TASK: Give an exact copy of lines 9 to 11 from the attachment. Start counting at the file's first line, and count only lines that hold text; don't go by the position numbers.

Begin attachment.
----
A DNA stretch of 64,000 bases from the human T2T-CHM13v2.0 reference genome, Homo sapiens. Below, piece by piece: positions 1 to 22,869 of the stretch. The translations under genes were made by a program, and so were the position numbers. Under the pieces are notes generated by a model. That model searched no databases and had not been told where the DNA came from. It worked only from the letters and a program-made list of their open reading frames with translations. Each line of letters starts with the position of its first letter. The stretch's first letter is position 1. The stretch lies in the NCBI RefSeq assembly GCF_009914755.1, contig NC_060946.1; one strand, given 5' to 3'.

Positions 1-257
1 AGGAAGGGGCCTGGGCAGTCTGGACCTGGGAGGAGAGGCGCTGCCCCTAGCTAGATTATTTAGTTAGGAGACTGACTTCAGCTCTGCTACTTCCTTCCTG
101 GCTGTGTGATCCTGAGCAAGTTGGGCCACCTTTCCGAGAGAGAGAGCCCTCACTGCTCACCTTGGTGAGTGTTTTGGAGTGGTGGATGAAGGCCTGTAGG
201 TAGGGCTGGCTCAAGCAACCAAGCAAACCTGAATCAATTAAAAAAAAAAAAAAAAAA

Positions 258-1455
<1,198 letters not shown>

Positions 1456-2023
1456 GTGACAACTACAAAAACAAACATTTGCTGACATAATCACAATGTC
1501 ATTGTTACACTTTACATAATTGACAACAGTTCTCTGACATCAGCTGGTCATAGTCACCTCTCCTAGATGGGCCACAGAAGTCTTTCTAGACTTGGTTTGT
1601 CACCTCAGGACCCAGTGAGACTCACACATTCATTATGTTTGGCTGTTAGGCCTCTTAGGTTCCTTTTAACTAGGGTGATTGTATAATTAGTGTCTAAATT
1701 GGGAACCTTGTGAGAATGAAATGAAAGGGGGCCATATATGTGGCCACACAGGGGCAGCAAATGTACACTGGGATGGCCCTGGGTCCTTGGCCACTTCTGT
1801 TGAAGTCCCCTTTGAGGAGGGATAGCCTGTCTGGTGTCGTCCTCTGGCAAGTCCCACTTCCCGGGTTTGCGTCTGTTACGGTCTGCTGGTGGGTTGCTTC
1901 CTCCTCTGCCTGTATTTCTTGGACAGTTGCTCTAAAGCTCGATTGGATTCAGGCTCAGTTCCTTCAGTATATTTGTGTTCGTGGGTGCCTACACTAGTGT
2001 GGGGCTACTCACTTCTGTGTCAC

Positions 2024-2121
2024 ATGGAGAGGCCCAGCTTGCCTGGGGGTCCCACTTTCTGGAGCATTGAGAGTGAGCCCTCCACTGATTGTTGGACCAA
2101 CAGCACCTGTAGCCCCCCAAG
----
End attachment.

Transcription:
1456 GTGACAACTACAAAAACAAACATTTGCTGACATAATCACAATGTC
1501 ATTGTTACACTTTACATAATTGACAACAGTTCTCTGACATCAGCTGGTCATAGTCACCTCTCCTAGATGGGCCACAGAAGTCTTTCTAGACTTGGTTTGT
1601 CACCTCAGGACCCAGTGAGACTCACACATTCATTATGTTTGGCTGTTAGGCCTCTTAGGTTCCTTTTAACTAGGGTGATTGTATAATTAGTGTCTAAATT